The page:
If we look closely we can see that all these lies aim to convince us to lift ourselves up, in our own eyes and in the eyes of others, as apposed to lifting up God with honour. If we lift ourselves up, trying to meet God in His righteousness, we only get self-righteousness and we make God smaller in our minds.

Obadiah 1:3 says The pride of our hearts deceives us.”

I was so deceived! I thought I deserved forgiveness for my sins because they weren’t ‘that bad’, and I was making up for it in other ways (Saved by works!), yet I came to see that I could only receive forgiveness when my heart became ashamed and was met with Grace. My repentance came by admitting that my heart is prideful, selfish and conceited. I acknowledged my sinful nature and begged for God to understand that I could now see how wrong I was. I came to see that we are all capable of good deeds and bad, and it struck me that if I still found myself doing things I swore I never would, even though I thought I knew what was right, so others must do also. God allowed me to stumble over my own sin so that I would learn to depend on Him for His strength and His righteousness.

By showing Him my willingness to suffer the pain of being unworthy of forgiveness, I began to earn that very forgiveness.

Let me ask you this….

If someone does wrong by us and comes to us demanding we forgive them because they have a good explanation and because they can list a number of ways we were at fault as well. Don’t we feel that they aren’t truly sorry, and will probably just go ahead and do the same thing again in the future? We would be unwilling to forgive and trust them completely, wouldn’t we?

Yet if someone comes to us admitting how wrong they were, bowing their head in shame and saying they understand if we don’t forgive them, stating that they don’t even deserve forgiveness, they just want us to know how very sorry they are for hurting us. Then wouldn’t we feel more inclined to forgive them and allow them to earn back our trust?

Perhaps we could keep these obvious differences in mind when considering how we approach God when looking to receive forgiveness?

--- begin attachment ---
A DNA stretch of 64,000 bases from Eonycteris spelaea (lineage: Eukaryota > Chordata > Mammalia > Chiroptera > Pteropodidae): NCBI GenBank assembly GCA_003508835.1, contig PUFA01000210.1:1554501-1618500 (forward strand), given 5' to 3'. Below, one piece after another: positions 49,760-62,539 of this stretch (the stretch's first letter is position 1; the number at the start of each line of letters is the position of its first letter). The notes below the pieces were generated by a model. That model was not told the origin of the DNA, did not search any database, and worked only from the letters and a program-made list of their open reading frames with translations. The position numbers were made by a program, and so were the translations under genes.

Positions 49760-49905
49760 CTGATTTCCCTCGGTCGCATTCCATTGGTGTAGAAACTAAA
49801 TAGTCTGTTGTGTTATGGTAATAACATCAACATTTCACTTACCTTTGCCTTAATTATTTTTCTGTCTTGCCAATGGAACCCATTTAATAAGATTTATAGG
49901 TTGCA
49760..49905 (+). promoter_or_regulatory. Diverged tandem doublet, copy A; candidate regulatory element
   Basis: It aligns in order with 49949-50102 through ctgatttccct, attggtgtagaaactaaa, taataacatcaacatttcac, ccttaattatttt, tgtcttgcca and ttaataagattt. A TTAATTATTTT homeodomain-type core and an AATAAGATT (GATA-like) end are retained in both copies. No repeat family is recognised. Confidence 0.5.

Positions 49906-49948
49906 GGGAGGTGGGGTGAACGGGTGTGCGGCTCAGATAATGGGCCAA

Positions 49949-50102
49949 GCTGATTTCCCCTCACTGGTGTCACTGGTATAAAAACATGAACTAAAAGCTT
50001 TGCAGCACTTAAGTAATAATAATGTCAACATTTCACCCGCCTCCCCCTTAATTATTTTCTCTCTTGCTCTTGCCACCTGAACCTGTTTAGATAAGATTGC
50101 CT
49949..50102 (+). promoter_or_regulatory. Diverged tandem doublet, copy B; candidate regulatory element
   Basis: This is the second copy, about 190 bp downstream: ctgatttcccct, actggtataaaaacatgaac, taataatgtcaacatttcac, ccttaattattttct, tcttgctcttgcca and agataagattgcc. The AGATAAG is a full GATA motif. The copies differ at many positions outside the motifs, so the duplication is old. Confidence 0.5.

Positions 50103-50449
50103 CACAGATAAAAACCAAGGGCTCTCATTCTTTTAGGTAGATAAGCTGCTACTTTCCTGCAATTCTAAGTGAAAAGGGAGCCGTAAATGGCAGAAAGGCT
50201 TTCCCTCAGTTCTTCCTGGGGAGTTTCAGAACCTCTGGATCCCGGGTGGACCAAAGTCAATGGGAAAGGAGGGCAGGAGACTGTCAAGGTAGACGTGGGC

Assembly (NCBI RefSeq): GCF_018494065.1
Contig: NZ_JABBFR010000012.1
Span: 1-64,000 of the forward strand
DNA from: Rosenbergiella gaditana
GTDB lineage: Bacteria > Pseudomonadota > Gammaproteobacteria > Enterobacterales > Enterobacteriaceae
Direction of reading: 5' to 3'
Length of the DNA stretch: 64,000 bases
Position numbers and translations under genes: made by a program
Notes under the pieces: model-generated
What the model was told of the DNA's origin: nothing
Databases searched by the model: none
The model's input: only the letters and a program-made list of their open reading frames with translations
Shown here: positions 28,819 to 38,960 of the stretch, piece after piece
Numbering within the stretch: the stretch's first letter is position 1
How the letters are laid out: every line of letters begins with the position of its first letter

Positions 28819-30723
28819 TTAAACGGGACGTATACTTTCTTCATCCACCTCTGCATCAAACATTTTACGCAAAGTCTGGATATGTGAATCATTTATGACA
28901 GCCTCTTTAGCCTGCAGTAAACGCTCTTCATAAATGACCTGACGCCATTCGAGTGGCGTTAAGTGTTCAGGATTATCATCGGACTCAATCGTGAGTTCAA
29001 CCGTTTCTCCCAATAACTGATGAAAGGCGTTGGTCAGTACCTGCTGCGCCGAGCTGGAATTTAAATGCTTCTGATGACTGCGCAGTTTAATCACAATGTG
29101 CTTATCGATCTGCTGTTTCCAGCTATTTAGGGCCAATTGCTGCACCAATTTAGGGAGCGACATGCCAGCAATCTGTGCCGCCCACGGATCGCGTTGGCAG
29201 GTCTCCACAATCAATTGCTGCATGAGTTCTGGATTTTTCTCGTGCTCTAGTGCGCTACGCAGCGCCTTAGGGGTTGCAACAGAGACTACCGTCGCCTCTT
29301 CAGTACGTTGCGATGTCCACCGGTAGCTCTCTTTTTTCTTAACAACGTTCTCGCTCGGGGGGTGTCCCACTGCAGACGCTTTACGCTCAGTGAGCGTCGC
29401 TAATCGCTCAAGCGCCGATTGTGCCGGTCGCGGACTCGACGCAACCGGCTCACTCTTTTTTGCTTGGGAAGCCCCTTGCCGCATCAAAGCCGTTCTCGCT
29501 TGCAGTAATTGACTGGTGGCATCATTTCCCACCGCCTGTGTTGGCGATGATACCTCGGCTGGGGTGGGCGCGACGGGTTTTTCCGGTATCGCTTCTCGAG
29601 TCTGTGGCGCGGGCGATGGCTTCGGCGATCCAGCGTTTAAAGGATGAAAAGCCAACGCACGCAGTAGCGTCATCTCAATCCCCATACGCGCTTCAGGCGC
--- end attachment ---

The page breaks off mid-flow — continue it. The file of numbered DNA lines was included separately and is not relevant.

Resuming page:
“Forgive us our sins, as we forgive those who sin against us.” (Matthew 6:12)

If someone hurts us or does us wrong and is truly remorseful we need to show forgiveness, because no matter what they have done, we need to remember that it is possible for us to do that very same thing if similar circumstances and weakness occurs in us. By no means am I suggesting we should put ourselves into situations where we allow them to continue to hurt us!  (True change must be evident and trust rebuilt when sharing our vulnerabilities. Another post for another day!) I am suggesting accepting their apology and letting go of the bitterness we feel toward them for their action. If they don’t apologise or acknowledge their faults, then we can assume that they can’t see it or admit it to themselves, just like we couldn’t in our own lack of self-awareness. Even though it is difficult, we can then offer an element of forgiveness and let go of any grudges, because as Jesus said on the cross “Forgive them, for they know not what they do”.

We are able to be forgiven because of God’s mercy and grace, and because of what Jesus did at Calvary. By acknowledging this we make ourselves tiny in our own eyes and God becomes HUGE! As a fellow blogger The Peaceful Wife put it, ‘My picture of God before was so wimpy and small. I had to see He was big and I was tiny’.  So very true, and I like having a BIG GOD!

Here I was trying to prove how good I was, yet as soon as I admitted how truly wrong I was, a huge weight lifted off my shoulders. It invited God into my situation and I found Him keeping me from doing things, one by one, that I had been trying not to for so long on my own. I found that many of the things I thought mattered actually didn’t matter at all, I could be released from self-condemnation because of feeling God’s love, and I came to experience genuine moments of inner peace. I still have to keep my heart guarded to discern the pride which tries to creep back in each day, trying to deceive me into covering my sin. Yet I now find it much easier to see myself clearly, by keeping my heart softened to His voice and truth, and try to confess in the instant of awareness.

When we truly repent and run away from pride, we can rejoice in feeling the freedom it brings. Feeling God’s forgiveness, His help, His love, and finally feeling FREE to be GOOD ENOUGH. AMEN!

23/06/2012

Do you really like getting presents?*

Posted in Family, General, Musings, Self-Awareness, Teen Trials tagged , , , , , , , , , , , , , , at 7:21 pm by The Water Bearer